Can the Isoko Representatives at NASS Deliver?

by Bob MajiriOghene Etemiku
National Assembly

On one of those days of a perfect misunderstanding of intent, I casually mentioned to one of my former bosses of my disinterest in everything else but the success of my enterprise. We had been discussing several matters post my employment with him. With the avuncular hand that he had always extended me, he dismissed my thought, thinking that the disinterest that I expressed extended to issues concerning the land of my birth, Isokoland.

Over the years, and apart from my geographical affinity with this land, I had never lived in or conducted business or economic or social enterprise in Isokoland. I come from a town known as Uzere; Uzere has 39 oil wells, but every year there are challenges of flooding, poverty and zero power supply. What I heard recently about this place of my birth is that there are arrangements being put there to get a gas turbine to power the entire town. But apart from that, Uzere in Isokoland is really no different from the exploitation and ravages of oil pollution that is the lot of Ogoni-land. As a child growing up there, I had taken a stroll to the banks of one of our rivers one evening. I saw something as thick as molasses moving in my direction like a black ghost. I ran away. That evening when I related that experience to my father, he said, Ah, that’s Ibiukwuibiukwu in English is crayfish. Many years after I visited, I went to that same river to find it covered with a thick layer of oil deposits. The river was dead, together with the ibiukwu, and all the aquatic life therein.

Many people do not know about Uzere and Isoko, and that’s because unlike the Ogoni condition, we have no voices at strategic points and institutions and organisations, or the passion to advocate, and fight for the rights and privileges of our people. The much I know about my place of birth vis-à-vis its condition is twofold: one, the international oil companies pay a handout to certain pressure groups, aka deve to keep restive youth restrained, and two, have managed to pitch many interest groups one against the other as a divide and rule strategy.

What has evolved from this kind of scenario is that while monies from my village, Uzere in Isokoland, are being used to develop and feed the rest of Nigeria, most of us from this strategic point of Nigeria hold no sensitive positions in Nigeria. We are not the emilokan types, and this has been exploited to oppress, suppress and confine Uzere and Isoko people, even in Delta State. Check this out: since the creation of Delta state, no Isoko man has been governor, deputy governor, speaker of the House of Representatives or even Senate president.

These are the issues bothering many Isoko people today, not necessarily the handouts that politicians collect from the IOCs. I know for a fact that there are certain politicians who are happy to consign Isoko to the backwaters of Nigeria’s political paradigm. They are happy with second-fiddle positions, and this is how they do it: there are communities and tribes with zero contribution to the national purse but whose people and indigenes feed fat on the sorry lot of the Isoko people. They create opportunities for their people in the police, army, the immigrations, Navy and allied Nigerian institutions.  If a person from Gombe or Katsina is assisting his people to get in the army or the police, they first establish a network of contacts based on their political clout and network. Politicians from Gombe, Katsina, Sokoto and Kano know only one thing, and that is, that they derive their existence at the national assembly to the people who voted them in as representatives. Therefore, they do everything in their power to deliver the dividends to their people.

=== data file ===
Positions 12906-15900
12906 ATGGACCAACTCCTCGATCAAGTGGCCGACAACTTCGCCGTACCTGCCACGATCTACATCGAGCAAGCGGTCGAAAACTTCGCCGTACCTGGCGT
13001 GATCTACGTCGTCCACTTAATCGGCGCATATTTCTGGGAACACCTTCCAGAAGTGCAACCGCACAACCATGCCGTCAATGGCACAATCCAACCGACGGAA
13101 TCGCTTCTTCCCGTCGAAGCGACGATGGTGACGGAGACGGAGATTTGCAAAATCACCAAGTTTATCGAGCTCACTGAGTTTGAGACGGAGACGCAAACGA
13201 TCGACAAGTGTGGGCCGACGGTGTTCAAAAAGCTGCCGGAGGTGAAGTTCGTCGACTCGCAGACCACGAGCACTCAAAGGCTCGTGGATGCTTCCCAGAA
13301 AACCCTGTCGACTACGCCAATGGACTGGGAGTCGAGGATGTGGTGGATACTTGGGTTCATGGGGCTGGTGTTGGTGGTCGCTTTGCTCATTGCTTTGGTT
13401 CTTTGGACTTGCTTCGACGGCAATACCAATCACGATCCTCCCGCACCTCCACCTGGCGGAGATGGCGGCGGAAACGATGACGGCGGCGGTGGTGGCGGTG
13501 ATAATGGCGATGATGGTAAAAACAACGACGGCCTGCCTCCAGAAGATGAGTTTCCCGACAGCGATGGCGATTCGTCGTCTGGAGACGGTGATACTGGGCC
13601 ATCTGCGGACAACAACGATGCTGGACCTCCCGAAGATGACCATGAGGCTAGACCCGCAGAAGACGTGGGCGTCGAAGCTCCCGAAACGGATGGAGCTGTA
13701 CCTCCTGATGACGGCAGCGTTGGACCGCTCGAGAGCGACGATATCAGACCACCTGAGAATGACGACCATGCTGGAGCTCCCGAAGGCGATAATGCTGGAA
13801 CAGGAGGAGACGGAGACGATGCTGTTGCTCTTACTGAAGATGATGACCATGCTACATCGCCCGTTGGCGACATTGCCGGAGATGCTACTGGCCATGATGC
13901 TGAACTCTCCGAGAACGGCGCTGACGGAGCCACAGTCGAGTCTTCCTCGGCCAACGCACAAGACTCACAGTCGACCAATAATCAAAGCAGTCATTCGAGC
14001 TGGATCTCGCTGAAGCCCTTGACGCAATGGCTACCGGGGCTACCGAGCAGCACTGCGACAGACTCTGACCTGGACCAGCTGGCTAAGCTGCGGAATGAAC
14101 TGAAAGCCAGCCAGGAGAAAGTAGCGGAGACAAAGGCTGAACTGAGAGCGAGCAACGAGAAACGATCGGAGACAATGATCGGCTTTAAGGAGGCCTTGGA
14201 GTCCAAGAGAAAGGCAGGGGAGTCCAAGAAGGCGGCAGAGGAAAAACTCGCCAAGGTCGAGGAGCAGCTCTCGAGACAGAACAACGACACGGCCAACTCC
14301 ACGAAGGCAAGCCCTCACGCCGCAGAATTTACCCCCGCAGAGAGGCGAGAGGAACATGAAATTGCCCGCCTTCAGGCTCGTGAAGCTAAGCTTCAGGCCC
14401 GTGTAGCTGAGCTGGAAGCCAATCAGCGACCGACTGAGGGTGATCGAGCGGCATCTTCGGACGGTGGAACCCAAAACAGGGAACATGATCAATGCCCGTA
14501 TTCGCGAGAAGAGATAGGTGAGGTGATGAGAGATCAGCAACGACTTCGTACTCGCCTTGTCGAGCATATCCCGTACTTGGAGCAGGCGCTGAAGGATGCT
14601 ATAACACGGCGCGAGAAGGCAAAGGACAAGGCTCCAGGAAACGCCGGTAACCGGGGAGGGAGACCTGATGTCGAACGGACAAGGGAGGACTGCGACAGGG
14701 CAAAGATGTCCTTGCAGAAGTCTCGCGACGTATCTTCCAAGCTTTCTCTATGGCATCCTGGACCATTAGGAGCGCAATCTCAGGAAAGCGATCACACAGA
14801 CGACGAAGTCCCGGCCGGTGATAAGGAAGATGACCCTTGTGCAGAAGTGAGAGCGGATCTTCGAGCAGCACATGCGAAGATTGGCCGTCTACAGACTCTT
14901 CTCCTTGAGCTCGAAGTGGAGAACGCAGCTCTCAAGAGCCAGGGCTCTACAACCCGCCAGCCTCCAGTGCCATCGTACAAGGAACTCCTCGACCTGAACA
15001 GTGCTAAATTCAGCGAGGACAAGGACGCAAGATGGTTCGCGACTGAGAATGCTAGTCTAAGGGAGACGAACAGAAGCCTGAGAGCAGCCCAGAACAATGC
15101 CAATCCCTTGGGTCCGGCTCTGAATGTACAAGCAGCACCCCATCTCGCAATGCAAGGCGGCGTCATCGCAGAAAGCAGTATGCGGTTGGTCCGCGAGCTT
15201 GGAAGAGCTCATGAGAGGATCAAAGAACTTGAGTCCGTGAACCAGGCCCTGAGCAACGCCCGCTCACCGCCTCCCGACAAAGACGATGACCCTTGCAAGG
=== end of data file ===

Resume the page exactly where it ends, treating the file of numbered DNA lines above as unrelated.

I have heard that with the Isoko politician, and indeed with most politicians from the South-South and South-East, it is not so. Instead of creating these opportunities for their people, there are claims that they create bottlenecks instead. Several Isoko people who I have interviewed here in Abuja have told me that their Senators and House of Reps members often ask them for master’s degrees, very many years of experience, their transcripts, primary school certificates and etcetera before they may be allowed to see their representatives. They have also said that these Senators and House of Reps members are the most inaccessible ever. I have found the latter accusation a bit hard to believe: in 2013 or thereabouts, I put a call across to Hon Leo Ogor. He took my call, had a brief chat with me, even though I had never met him. Armed with that knowledge, and based on the accusation that the new man representing Isoko North and South Federal Constituencies hardly takes his calls, I put a call across to him. He did not take any of the call we put across to him, and he did not return them.

This will not do: Isoko politicians at the local and national levels must know that it is not everyone calling them that come cap in hand begging for money. They must realize that we have remained at the backwaters of Nigerian politics for far too long. They must do everything in their power to bring our people in Abuja and Nigeria together to discuss how to put Isoko Nation in contention and relevance. We must come together to network, and iterate the Isoko agenda. Let our representatives at the National Assembly call Isoko people in Abuja together for a stakeholders meeting. That will be a good start, and a good way to feel our pulse and chart the way forward.

And what exactly is this Isoko Agenda? It will be based on the Aborure Principle of getting our people into the army, navy, police and Air force. It would be a sustained push to promote our interests so that we can compete at all levels of governance in Nigeria.  After all, haven’t we fed this country enough to make demands on Nigeria based on our contributions?

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